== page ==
ISSN (Print) - 0012-9976 | ISSN (Online) - 2349-8846

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Foreign Policy Fizzles Out

Prime Minister Modi is traversing the globe but his foreign policy is travelling nowhere.

Over the past two years, Prime Minister Narendra Modi has given single-minded attention to foreign policy. Often attacked by his critics for his many visits to capitals across the world and the well-curated meetings with people of Indian origin, his supporters and government spokespersons have stressed the fact that the Prime Minister is infusing new energy and giving a new direction to India’s relations with the world. There has been the predictable strengthening of relations with the United States (US) to the extent that India is now almost an ally of the world’s most powerful country; if not in words but surely in its self-projection. In some areas, like the outreach to African countries, Iran and Afghanistan, India’s foreign policy has only reinforced the trends which were already in place for some time now. The Prime Minister also personally pushed for outreach to both Pakistan and China, surprising both his critics and his admirers.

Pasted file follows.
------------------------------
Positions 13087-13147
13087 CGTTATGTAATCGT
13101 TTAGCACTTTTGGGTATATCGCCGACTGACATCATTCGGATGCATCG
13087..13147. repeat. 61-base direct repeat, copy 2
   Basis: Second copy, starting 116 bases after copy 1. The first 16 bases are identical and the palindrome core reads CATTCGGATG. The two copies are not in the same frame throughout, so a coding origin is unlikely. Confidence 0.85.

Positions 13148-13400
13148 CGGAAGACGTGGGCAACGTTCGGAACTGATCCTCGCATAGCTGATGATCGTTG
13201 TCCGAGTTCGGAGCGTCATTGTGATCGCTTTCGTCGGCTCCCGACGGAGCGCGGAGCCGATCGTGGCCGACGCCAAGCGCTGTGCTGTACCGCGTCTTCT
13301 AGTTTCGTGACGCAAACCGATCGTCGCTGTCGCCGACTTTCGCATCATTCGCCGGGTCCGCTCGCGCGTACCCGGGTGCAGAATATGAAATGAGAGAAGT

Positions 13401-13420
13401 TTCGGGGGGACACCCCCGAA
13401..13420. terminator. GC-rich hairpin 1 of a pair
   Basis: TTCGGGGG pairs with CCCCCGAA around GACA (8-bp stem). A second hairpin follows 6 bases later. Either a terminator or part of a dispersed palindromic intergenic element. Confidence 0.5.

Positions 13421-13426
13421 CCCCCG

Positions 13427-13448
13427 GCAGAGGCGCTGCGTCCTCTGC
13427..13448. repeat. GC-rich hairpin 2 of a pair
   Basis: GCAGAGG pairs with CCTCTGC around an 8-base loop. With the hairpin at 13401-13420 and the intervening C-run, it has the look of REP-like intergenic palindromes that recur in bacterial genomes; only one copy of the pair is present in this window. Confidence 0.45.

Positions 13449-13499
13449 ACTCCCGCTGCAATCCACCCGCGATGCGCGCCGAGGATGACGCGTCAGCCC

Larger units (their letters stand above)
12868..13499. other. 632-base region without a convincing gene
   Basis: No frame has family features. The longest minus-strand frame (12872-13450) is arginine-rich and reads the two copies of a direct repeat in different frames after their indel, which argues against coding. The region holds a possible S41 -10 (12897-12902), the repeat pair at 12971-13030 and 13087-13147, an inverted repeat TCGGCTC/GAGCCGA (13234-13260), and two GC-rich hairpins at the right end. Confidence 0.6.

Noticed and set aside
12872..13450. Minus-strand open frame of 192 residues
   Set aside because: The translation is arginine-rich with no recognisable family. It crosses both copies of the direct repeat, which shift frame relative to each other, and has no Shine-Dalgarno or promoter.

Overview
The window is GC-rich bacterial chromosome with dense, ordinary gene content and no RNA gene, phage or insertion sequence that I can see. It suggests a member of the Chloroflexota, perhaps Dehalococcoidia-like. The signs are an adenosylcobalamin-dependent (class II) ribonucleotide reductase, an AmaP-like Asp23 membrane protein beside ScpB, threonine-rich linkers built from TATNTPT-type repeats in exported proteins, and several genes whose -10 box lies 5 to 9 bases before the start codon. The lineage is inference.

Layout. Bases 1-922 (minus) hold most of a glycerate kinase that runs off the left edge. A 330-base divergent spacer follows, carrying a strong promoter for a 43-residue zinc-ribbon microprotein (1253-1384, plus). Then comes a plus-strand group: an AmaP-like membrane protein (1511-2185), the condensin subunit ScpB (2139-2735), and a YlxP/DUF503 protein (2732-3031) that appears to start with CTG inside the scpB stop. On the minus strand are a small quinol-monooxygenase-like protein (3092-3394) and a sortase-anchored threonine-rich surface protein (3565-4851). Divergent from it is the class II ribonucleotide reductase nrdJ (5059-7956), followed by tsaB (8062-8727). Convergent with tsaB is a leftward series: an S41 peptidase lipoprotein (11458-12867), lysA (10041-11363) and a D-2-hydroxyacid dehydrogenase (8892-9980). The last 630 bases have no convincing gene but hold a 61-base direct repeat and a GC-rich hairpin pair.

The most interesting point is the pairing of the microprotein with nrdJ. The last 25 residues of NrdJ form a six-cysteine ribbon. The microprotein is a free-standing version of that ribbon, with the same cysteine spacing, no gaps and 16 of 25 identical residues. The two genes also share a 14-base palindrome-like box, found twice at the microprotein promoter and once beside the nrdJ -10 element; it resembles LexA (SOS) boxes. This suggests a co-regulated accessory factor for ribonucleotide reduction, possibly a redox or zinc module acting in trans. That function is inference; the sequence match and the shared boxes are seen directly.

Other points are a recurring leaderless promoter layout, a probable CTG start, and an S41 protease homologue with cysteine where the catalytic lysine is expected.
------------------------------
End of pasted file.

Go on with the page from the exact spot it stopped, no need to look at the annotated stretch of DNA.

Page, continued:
Whatever one’s opinions of Modi’s foreign policy, he can justifiably claim that he is “the first Prime Minister in independent India” to have pursued foreign policy in such an intensely mediatised and personalised manner and has expended so much of his political capital on it. However, outside the echo chambers of social media and government publicists, there has been little to talk about in concrete terms. After the recent rebuff to India’s membership at the Nuclear Suppliers Group (NSG) at its meeting in Seoul, the echo chambers too have fallen silent. On Pakistan and China—the two of the most difficult yet crucial foreign policy challenges for the Indian state—Modi’s outreach has been shown to have neither “vision” nor any “grand strategy” behind it. Between living up to his chauvinist and war-mongering bluster of the election campaign, visiting wedding receptions, enjoying swing rides on the banks of the Sabarmati, dealing with terrorist attacks and military and diplomatic rebuffs, relations have fluctuated precariously with both countries. The Prime Minister has tried to use personal charm and public relation stunts as diplomatic weapons to break the wall of hostility and suspicion with both these neighbours but relations with both are worse off today than they were in May 2014.

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